“And some of them were men of Cyprus and Cyrene, which, when they were come to Antioch, spake unto the Grecians, preaching the Lord Jesus.”
King James Version (KJV)
11:20 Some of them were men of Cyprus and Cyrene - Who were more accustomed to converse with the Gentiles. Who coming into Antioch - Then the capital of Syria, and, next to Rome and Alexandria, the most considerable city of the empire. Spake to the Greeks - As the Greeks were the most celebrated of the Gentile nations near Judea, the Jews called all the Gentiles by that name. Here we have the first account of the preaching the Gospel to the idolatrous Gentiles. All those to whom it had been preached before, did at least worship one God, the God of Israel.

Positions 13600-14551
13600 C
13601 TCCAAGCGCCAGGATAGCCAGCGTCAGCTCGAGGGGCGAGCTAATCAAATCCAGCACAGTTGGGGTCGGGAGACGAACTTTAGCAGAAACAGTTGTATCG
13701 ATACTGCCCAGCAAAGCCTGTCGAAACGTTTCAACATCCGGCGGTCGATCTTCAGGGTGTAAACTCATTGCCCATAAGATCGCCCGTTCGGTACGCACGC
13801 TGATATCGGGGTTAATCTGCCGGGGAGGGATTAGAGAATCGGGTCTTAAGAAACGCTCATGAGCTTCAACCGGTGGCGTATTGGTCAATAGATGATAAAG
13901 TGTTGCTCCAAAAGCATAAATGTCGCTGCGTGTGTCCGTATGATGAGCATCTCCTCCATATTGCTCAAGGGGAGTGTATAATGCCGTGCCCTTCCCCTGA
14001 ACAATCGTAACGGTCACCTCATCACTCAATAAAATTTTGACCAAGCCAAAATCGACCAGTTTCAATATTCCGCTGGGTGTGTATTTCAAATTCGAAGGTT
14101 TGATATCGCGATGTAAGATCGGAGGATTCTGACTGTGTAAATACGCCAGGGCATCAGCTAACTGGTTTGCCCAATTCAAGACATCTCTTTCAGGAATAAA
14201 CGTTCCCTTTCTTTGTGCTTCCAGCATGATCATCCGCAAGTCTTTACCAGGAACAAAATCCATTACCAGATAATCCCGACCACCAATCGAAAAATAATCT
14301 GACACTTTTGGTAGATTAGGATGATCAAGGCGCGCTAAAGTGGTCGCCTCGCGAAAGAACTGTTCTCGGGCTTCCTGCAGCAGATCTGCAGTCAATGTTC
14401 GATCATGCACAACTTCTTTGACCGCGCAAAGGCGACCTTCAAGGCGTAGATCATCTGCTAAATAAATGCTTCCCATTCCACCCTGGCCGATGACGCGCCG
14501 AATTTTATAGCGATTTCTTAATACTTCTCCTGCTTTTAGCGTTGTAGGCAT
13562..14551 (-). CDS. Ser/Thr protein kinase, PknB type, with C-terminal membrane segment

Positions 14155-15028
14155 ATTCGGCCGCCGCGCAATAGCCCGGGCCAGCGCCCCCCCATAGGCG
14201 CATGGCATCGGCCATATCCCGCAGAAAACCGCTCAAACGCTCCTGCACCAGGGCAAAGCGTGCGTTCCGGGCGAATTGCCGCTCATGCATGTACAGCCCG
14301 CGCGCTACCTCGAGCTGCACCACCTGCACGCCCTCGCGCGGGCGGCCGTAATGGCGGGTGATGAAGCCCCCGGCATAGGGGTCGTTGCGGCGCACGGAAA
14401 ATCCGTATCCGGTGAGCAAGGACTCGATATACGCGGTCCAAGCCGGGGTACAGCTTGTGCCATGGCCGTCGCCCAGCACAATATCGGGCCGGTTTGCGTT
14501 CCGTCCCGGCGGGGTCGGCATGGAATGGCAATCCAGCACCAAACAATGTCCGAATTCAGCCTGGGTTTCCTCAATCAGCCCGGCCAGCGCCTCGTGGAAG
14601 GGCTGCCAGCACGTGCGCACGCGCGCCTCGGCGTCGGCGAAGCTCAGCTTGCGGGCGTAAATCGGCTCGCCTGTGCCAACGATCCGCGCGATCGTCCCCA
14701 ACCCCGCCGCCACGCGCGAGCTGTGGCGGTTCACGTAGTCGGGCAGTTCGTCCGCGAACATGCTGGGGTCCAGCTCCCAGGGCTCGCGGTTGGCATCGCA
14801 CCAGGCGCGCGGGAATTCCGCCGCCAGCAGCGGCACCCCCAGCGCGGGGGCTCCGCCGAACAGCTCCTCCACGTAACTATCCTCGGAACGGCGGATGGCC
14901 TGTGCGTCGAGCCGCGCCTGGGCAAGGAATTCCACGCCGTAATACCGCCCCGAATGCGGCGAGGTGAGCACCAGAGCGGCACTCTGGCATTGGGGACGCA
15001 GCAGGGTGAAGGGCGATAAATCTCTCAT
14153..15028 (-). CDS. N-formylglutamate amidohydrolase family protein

Ac 11:20,21 Cyrene. A great Grecian city of North Africa, with a large Jewish population. These preachers were Jews from Cyprus and Cyrene who had been converted at Jerusalem. Spoke to the Grecians. "Greeks" in the Revised Version. The preachers were "Grecians", i.e., Hellenistic Jews (foreign Jews), but those to whom they spoke were Greeks, Gentiles, not of Jewish blood at all, I suppose "devout Greeks" who had turned from idols to seek the purer worship of Jehovah (see PNT "Ac 10:2). These preachers, without knowledge of the call of the Gentiles, led by the spirit of Christ, preached the gospel to these Gentile seekers for light, with the result that "a great multitude believed and turned to the Lord".